Postmodern Theology

Postmodernism’s children, Postliberalism and Postconservatism, fight to find a balance between Christianity and culture to varying levels success. All the while, the reformed and scholastic tradition statically holds down the fort of orthodoxy.

Reformed and Scholastic tradition

As Christians we have the tendency to lash out at the things we don’t understand. Postmodernism is a prime candidate for attack for traditional reformed Christians. Reformed Christians believe that theology is God’s word handed to us. When theology is systematized it becomes doctrine and Postmodernism threatens that absolute standard which God reveals. These stalwarts of the faith stand against Postliberalism and Postconservatism.

Postconservatism and Postliberalism

These two theologies spawn out of the pool of Postmodernism. Postmodern theology tends to object to the emphasis of theology and doctrine that classical theism expoused.             Postliberalism has moved beyond the individual and expressionistic liberalism of the past to a community centered focus. It also leaves behind the conservative camp because they are said to believe that the bible is a catalogue of propositions.

Postconservatism moves beyond a strong foundationalism, denying that as an absolute basis for truth claims. They are not liberal nor fundamental, but are evangelical. However, they differ with many evangelicals by there de-emphasis on doctrine.

Distinctives of Postconservatism

Postconservatism tends to focus on the center, the central teachings of the faith. However, they do so while steering away from foundationalism and adopting a coherence modal of truth. Believing that tradition can make Scripture a catalogue of propositions, they shy away from historical theology. Their theology is culturally informed and culturally applied.

Emergent Church and Open Theism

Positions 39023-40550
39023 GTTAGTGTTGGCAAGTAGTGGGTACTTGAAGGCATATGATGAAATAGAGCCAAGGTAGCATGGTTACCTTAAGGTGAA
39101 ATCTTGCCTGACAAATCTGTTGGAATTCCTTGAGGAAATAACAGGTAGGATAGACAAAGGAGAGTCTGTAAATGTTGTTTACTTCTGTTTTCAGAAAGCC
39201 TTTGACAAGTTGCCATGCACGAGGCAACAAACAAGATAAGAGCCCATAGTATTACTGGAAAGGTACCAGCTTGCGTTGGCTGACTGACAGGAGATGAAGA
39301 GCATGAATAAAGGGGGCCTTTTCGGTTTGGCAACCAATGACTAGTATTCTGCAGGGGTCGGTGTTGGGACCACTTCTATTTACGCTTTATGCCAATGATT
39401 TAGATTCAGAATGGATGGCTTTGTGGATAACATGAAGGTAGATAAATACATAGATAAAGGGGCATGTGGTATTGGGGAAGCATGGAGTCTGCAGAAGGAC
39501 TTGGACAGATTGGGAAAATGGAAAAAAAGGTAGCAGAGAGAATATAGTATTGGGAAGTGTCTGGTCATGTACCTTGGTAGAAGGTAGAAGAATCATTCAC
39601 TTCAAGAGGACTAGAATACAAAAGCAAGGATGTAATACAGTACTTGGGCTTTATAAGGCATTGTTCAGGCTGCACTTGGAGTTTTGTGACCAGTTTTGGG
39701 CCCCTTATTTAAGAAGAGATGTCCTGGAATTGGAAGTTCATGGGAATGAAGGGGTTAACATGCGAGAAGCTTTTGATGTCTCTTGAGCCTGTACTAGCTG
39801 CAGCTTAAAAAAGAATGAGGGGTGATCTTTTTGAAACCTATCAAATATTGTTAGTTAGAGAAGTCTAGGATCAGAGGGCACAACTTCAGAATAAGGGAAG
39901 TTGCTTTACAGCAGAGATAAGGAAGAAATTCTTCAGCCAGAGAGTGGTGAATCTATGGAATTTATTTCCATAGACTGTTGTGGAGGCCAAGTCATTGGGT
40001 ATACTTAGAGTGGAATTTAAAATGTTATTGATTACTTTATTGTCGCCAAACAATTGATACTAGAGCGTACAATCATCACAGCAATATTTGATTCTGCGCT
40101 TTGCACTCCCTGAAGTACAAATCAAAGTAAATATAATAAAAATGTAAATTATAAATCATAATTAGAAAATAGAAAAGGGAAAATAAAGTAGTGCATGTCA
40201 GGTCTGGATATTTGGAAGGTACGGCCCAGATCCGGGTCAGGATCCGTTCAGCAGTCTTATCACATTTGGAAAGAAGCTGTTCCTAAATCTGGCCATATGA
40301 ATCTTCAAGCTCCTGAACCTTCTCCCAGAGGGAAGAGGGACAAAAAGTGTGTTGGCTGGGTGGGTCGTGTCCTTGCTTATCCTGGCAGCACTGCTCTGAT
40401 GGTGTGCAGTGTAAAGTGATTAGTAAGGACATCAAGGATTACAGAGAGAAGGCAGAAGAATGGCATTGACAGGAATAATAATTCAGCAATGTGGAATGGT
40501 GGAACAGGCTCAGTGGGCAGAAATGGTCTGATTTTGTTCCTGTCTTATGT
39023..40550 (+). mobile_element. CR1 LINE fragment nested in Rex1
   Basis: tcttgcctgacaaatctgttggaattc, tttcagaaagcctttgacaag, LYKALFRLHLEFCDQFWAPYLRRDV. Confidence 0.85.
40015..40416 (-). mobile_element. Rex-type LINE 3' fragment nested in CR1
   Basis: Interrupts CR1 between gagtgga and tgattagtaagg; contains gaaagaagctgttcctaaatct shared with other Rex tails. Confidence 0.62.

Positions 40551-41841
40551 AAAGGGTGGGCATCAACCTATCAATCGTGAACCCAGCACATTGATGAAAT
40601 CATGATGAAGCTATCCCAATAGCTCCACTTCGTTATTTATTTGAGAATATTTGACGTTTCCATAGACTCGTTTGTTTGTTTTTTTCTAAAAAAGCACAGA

The emergent church and Open Theism are children of the Postconservative movement. They are the cultural application of the Postconservative movement.


There, I think, some flaws in these new theologies. First, the idea of authority becomes an issue. For Postliberalism, authority is rooted in community consensus. For Postconservatism, authority is rooted in the Spirit speaking through Scripture, which in effect de-emphasizes the sufficiency of Scripture. These are small quibbles when compared to the problem Postliberalism’s unbelief. At the center, Postliberalism is not a believing movement.

Of course, both theologies share some problems. The absolute denial of any form of foundationalism makes the search for truth near impossible and the downplayed emphasis doctrine is problematic.


Not all things which these Postmodern theologies brought is negative. Their objection to strong foundationalism is welcomed. Further, it is true that the Bible is not a book full of “propositions.” Instead, it is book of life and stories. The community emphasis of these groups is also welcomed; we are a called into fellowship as Christians. Lastly, Postconservatism’s concern that orthodoxy is accompanied by orthopraxy is very much welcomed.


There needs to be a synthesis between the classical reformed/scholastic view of theology and the Postmodern theologies. When I come up with that, I’ll post it. 😀


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